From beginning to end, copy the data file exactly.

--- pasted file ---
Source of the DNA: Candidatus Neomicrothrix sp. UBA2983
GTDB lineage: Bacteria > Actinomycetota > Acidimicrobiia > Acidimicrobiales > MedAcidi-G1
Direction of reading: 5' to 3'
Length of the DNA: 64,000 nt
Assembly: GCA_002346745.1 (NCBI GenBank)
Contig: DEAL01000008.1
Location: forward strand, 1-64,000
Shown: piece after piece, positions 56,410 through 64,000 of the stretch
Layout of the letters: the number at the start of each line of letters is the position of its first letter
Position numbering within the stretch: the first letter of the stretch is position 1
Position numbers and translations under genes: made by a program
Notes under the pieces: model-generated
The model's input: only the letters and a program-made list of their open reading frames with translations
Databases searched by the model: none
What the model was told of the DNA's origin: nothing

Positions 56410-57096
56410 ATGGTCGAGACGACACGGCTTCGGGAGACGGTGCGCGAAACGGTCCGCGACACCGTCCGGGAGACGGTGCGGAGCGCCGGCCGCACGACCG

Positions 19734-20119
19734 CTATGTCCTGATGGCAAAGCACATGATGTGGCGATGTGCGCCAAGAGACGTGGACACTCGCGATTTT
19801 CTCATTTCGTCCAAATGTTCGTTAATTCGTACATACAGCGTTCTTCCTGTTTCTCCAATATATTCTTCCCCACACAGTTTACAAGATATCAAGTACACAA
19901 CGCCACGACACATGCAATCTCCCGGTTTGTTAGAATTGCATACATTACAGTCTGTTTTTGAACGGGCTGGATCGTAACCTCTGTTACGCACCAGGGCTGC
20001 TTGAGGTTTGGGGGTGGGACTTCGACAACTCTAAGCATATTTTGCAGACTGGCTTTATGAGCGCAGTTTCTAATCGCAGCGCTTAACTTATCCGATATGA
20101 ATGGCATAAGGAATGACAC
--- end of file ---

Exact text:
Source of the DNA: Candidatus Neomicrothrix sp. UBA2983
GTDB lineage: Bacteria > Actinomycetota > Acidimicrobiia > Acidimicrobiales > MedAcidi-G1
Direction of reading: 5' to 3'
Length of the DNA: 64,000 nt
Assembly: GCA_002346745.1 (NCBI GenBank)
Contig: DEAL01000008.1
Location: forward strand, 1-64,000
Shown: piece after piece, positions 56,410 through 64,000 of the stretch
Layout of the letters: the number at the start of each line of letters is the position of its first letter
Position numbering within the stretch: the first letter of the stretch is position 1
Position numbers and translations under genes: made by a program
Notes under the pieces: model-generated
The model's input: only the letters and a program-made list of their open reading frames with translations
Databases searched by the model: none
What the model was told of the DNA's origin: nothing

Positions 56410-57096
56410 ATGGTCGAGACGACACGGCTTCGGGAGACGGTGCGCGAAACGGTCCGCGACACCGTCCGGGAGACGGTGCGGAGCGCCGGCCGCACGACCG

Positions 19734-20119
19734 CTATGTCCTGATGGCAAAGCACATGATGTGGCGATGTGCGCCAAGAGACGTGGACACTCGCGATTTT
19801 CTCATTTCGTCCAAATGTTCGTTAATTCGTACATACAGCGTTCTTCCTGTTTCTCCAATATATTCTTCCCCACACAGTTTACAAGATATCAAGTACACAA
19901 CGCCACGACACATGCAATCTCCCGGTTTGTTAGAATTGCATACATTACAGTCTGTTTTTGAACGGGCTGGATCGTAACCTCTGTTACGCACCAGGGCTGC
20001 TTGAGGTTTGGGGGTGGGACTTCGACAACTCTAAGCATATTTTGCAGACTGGCTTTATGAGCGCAGTTTCTAATCGCAGCGCTTAACTTATCCGATATGA
20101 ATGGCATAAGGAATGACAC